Maternal Obesity May Hinder Development Of Child’s Brain: Study

The study, led by researchers at NYU Grossman School of Medicine, was published online in the Journal of Child Psychology and Psychiatry.

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Obesity in pregnant mothers may be a contributing factor in the development of the babies’ brains, according to a new study. The study, led by researchers at NYU Grossman School of Medicine, was published online in the Journal of Child Psychology and Psychiatry.

According to the study, the high body mass index (BMI), an indicator of obesity, is linked to changes in two brain areas, the prefrontal cortex, and anterior insula. These regions play a key role in decision-making and behaviour, with disruptions having previously been linked to attention-deficit/hyperactivity disorder (ADHD), autism and overeating.

In study, the researchers examined 197 groups of metabolically active nerve cells in the fetal brain. Using millions of computations, the study authors divided the groups into 16 meaningful subgroups based on over 19,000 possible connections between the groups of neurons. They found only two areas of the brain where their connections to each other were statistically strongly linked to the mother’s BMI.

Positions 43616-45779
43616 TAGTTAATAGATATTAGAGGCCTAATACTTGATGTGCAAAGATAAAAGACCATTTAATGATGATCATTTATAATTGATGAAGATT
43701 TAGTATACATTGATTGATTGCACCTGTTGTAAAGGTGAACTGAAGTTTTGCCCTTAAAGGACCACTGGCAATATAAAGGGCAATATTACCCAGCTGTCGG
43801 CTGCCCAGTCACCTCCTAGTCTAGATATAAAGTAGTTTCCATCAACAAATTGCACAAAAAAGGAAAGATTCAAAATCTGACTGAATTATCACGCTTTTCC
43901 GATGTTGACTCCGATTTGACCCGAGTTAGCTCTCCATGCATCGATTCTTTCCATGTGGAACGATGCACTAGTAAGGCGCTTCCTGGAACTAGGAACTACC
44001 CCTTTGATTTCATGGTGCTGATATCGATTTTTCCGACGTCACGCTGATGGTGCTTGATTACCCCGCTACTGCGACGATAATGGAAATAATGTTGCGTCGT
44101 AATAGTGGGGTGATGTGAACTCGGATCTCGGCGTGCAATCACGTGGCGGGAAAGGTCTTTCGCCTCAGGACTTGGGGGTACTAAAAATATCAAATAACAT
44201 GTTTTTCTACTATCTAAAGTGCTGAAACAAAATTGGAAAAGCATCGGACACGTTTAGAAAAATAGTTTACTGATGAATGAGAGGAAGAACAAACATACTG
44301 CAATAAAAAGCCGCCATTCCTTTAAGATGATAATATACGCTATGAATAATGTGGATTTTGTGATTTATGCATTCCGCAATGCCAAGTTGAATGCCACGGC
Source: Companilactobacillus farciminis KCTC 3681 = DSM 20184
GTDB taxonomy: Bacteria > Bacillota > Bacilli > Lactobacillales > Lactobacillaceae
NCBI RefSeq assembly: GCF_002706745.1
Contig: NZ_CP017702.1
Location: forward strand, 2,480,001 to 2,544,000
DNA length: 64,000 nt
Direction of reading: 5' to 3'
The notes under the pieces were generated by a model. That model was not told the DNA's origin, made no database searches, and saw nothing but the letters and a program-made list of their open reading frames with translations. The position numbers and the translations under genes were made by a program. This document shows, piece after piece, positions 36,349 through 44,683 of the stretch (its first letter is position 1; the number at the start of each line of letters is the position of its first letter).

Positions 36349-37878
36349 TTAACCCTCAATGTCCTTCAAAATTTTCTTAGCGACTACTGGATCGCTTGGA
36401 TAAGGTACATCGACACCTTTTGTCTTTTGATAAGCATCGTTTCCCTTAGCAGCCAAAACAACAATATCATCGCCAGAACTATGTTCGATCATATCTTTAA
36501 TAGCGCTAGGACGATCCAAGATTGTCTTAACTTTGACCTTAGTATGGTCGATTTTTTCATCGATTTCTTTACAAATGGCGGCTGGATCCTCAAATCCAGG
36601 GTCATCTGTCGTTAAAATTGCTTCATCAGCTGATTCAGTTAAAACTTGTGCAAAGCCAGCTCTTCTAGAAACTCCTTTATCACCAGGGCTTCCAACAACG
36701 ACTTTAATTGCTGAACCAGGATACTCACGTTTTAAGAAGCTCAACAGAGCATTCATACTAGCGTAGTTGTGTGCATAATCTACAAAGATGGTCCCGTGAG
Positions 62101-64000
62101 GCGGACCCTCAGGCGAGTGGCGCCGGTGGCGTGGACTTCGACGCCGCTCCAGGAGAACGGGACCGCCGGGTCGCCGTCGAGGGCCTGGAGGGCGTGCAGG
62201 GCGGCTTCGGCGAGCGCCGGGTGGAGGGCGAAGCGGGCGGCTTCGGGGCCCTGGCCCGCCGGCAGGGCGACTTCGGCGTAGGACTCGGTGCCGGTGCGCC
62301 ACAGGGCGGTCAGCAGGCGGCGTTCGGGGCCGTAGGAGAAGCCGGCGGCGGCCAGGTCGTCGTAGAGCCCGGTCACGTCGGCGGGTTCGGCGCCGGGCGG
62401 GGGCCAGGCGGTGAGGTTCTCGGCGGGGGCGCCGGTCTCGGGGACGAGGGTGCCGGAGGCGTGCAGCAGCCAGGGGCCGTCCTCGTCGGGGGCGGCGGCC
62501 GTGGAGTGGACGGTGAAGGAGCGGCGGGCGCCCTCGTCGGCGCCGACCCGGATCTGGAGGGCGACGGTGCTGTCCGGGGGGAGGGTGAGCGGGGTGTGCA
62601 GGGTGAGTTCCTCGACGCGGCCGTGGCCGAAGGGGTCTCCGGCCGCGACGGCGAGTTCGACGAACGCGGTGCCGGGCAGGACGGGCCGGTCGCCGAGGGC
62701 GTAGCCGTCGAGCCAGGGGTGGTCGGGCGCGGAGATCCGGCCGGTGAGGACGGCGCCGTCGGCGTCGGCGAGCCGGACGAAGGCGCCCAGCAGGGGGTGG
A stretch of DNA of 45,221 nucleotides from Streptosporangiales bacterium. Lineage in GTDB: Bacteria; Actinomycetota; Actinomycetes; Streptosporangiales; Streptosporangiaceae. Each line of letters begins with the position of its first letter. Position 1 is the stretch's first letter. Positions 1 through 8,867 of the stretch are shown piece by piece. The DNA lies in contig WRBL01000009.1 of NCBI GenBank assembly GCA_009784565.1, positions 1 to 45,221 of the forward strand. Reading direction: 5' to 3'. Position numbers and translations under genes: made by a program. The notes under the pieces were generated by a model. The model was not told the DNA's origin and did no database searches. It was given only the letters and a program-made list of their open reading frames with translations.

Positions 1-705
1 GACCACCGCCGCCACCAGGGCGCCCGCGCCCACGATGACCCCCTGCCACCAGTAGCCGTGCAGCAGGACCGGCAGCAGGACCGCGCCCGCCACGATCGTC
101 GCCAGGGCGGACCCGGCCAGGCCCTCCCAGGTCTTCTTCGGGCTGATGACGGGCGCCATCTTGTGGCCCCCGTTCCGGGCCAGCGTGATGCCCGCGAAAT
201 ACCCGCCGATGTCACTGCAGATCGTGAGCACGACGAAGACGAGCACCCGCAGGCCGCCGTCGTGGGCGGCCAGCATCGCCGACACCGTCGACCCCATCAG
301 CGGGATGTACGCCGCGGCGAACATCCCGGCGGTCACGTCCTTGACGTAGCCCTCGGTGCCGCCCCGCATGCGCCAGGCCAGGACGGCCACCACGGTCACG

“Our findings affirm that a mother’s obesity may play a role in fetal brain development, which might explain some of the cognitive and metabolic health concerns seen in children born to mothers with higher BMI,” said Moriah Thomason, PhD, the Barakett Associate Professor in the Department of Child and Adolescent Psychiatry at NYU Langone Health.

As obesity rates continue to soar in the United States, it is more important than ever to understand how the condition may impact early brain development, says Thomason, who is also an associate professor in the Department of Population Health at NYU Langone.

For the investigation, the research team recruited 109 women with BMIs ranging from 25 to 47. The women were all between six and nine months’ pregnant.

The investigators caution that their study was not designed to draw a direct line between the differences they found and the ultimate cognitive or behavioural problems in children. The study only looked at fetal brain activity. But, Thomason says, they now plan to follow the participants’ children over time to determine whether the brain activity changes lead to ADHD, behavioural issues and other health risks.

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